Night of the Living Chest Voice

Lesson dialogue from a recent lesson:

Me: So, I see you’re working up a lot of Musical Theater repertoire for auditions. That’s terrific!

Student: Yeah, I love music theater! I really want to pursue it. I just love (insert any recent musical here).

Me: Fantastic! So, let’s get started in a warm up and we’ll see where we’re at.

Student: Great! (Vocalizes on a basic scale pattern. It’s a very pretty sound. Up and down the scale we go, but chest voice is NOWHERE to be found. The student has a highly developed soprano head voice with no access to chest whatsoever – )

Me: Great! You sound wonderful, but I noticed that you don’t have a particularly sturdy chest voice. (Inner monologue: How in the HELL are you going to sing ANYTHING Music Theater without a viable chest voice????)

Student: Oh, yeah. My opera teacher told me that if I sing in chest I would lose my voice by the time I was twenty.

Me: (After a protracted silence) Ok then.

 

What GIVES with the TERROR of the female chest voice? Its obfuscation is so prevalent in the training of young women these days by ‘classical’ teachers. The male version is the teacher who is also MORTIFIED by use of falsetto in training the male singing voice. (For a recent article by my colleague Brian Lee on the subject of male falsetto, click here.)

This HORROR of chest voice is NOT a new trend, historically speaking.  As early as Manuel Garcia, teachers were running away from the chest voice in droves as a sound that was ‘unwomanly’ and ‘crude’ and ‘raw’.

The wisdom of the Old Italians, however, saw equal relevance in BOTH registers, the chest voice AND the head/falsetto.  They were both two parts of a whole, and were to be trained together in the pursuit of a perfected technique.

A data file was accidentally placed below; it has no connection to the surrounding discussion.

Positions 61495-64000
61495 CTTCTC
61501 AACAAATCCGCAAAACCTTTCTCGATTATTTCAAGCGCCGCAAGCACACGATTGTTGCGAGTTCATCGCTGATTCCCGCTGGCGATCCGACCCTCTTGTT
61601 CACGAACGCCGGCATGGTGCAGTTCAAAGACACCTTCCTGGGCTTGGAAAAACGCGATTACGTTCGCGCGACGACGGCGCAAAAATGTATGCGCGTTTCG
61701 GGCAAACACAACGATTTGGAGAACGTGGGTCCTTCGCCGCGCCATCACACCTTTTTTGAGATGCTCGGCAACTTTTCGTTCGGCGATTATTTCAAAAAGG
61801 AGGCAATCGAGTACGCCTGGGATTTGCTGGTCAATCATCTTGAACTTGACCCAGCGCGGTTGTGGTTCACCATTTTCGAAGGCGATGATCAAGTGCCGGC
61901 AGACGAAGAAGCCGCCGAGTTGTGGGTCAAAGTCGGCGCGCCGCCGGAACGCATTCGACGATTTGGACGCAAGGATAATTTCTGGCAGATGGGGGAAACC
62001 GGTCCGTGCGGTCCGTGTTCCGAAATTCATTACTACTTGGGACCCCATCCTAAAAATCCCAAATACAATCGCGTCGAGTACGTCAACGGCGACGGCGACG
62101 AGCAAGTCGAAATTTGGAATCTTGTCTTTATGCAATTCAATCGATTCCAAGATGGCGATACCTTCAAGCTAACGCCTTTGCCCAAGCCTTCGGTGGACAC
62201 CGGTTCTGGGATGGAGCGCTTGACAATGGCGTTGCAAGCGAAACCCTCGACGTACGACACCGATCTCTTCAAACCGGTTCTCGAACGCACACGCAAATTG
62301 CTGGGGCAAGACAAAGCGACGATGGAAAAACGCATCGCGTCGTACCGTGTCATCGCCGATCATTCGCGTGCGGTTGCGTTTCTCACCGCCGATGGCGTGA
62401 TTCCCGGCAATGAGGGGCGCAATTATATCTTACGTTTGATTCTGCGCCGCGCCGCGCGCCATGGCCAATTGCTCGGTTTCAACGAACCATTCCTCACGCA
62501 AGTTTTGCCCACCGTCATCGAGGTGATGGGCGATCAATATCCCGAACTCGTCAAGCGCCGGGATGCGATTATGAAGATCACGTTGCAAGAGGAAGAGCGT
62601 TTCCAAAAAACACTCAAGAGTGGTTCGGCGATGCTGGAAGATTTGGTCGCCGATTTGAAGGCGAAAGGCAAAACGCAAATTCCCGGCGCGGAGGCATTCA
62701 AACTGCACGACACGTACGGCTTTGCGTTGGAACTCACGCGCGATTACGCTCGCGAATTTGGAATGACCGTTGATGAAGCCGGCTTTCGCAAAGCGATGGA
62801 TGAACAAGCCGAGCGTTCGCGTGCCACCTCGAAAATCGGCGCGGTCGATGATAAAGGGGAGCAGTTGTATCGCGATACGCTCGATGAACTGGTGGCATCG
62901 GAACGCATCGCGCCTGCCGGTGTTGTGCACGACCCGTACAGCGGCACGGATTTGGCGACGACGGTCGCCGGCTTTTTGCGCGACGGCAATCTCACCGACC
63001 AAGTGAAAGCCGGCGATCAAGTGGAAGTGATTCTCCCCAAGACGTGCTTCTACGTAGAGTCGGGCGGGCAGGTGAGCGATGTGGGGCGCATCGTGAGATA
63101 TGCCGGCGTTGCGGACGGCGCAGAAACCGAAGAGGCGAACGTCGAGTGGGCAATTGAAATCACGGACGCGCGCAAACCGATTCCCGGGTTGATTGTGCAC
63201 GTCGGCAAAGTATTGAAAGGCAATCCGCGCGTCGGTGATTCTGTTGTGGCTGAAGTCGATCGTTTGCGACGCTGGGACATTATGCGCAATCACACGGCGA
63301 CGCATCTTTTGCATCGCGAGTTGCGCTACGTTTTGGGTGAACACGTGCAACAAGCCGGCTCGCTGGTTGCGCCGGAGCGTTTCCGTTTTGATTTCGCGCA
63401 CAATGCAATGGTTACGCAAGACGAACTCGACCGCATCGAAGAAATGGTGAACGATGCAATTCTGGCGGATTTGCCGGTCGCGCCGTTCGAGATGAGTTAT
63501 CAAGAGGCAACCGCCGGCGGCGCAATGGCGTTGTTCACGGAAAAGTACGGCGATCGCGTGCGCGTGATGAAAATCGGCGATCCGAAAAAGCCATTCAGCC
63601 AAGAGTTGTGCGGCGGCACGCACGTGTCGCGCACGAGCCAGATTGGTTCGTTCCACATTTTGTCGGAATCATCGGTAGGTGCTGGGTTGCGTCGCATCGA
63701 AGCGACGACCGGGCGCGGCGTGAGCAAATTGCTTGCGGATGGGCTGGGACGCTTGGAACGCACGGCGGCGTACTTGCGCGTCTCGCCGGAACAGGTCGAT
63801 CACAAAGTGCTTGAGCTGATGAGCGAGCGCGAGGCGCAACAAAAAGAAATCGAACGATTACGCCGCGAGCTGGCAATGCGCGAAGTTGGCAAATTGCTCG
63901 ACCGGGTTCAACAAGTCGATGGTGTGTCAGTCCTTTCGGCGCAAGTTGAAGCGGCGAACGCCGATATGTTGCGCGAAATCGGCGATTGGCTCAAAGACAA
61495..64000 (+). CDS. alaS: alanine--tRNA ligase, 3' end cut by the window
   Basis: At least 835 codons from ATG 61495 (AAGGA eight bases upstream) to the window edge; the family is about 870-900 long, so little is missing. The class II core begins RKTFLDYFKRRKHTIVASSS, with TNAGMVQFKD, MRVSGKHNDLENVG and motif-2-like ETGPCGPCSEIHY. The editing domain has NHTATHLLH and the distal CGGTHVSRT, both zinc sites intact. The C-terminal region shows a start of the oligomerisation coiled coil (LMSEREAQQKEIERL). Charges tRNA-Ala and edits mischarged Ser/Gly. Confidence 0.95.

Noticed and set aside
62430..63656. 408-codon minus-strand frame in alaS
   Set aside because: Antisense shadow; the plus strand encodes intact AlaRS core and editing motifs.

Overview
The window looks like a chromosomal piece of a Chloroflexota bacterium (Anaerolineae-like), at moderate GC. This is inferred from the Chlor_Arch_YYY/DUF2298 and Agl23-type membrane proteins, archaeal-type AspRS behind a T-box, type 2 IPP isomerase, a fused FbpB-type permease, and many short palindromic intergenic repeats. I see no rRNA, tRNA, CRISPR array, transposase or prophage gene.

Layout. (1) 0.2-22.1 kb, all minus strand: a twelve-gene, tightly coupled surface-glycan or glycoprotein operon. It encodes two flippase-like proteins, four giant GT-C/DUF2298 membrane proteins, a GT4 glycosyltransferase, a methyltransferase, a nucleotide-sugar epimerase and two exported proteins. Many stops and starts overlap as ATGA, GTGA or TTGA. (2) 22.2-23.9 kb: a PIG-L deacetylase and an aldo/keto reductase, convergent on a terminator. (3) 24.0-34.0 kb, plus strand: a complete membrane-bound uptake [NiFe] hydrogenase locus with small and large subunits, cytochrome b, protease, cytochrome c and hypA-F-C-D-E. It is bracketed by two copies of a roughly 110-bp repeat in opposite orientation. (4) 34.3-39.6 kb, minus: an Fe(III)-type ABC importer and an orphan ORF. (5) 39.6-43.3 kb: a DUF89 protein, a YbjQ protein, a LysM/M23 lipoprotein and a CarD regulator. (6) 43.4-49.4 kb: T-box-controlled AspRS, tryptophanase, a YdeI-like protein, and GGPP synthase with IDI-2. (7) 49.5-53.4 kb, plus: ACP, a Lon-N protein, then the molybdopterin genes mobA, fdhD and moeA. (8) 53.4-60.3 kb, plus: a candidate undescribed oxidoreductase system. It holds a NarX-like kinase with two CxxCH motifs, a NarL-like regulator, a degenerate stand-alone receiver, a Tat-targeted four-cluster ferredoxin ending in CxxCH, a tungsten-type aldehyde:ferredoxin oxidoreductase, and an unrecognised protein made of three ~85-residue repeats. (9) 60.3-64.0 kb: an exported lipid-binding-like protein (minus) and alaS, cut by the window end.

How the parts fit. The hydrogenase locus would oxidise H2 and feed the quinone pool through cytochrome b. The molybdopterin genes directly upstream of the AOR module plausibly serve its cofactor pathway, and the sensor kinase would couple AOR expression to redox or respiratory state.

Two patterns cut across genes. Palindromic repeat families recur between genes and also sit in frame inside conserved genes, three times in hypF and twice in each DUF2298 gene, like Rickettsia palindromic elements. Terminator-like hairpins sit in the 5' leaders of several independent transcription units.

Here are some quotes from Giambattista Mancini’s “Practical Reflections on Figured Singing” from 1774 (emphasis mine):

“This chest voice is not equally forceful and strong in everyone; but to the extent that one has a more robust or more feeble organ of the chest, he will have a more or less robust voice.”

“It remains for me now to speak of those voices which are slender and weak throughout their register…One observes that these voices are very weak in the chest notes, and the greater majority deprived of any low notes, but rich in high notes, or head voice.”

So, NO CHEST = weak voice.  I find this to be true universally in female singers. The avoidance of chest voice creates a very pretty, but DEVITALIZED vocal sound, free of dramatic capability or true dynamic contrast.

What was Mancini’s solution?:

“There is not a method more sure to obtain this end (chest voice), I believe, than to have such a little voice sing only in the chest voice for a time. The exercise should be done with a tranquil solfeggio; and as the voice enriches itself with a greater body, and range, one may blend it as much as possible with the low notes.”

Manuel Garcia, II, writing in the nineteenth century, also commented on the current trend of chest-voice avoidance:

“As we have said, the chest register is generally denied or rejected by teachers, not that one could not draw from its application an immense advantage, nor that the suppression of the range which it embraces would not deprive the singer of the most beautiful dramatic effects or the most favorable contrasts.”

So, why the fear?

There are a lot of theories about this in the pedagogy, but one of the more interesting ideas I’ve found is the idea that the chest voice was somehow “manly”, and in a patriarchal society, women were expected to only make “lady-like” sounds, especially in the rigid Victorian/Edwardian era.  I find this idea particularly compelling as a sociological and cultural influence into vocal pedagogy. But culture is not function, and nature isn’t bound by our cultural ‘zeitgeist’.  When teachers say, “My dear, DON’T sing in chest voice, that’s VULGAR/UGLY”, these are AESTHETIC judgements, NOT functional ones.

Voice teachers OF ALL STRIPES need to embrace the chest voice as a powerful voice building tool and vital to developing a voice that has strength and power, in whatever style of music to be sung.

As Zelda might say in Poltergeist, “Go toward the CHEST VOICE, Carol Anne!”

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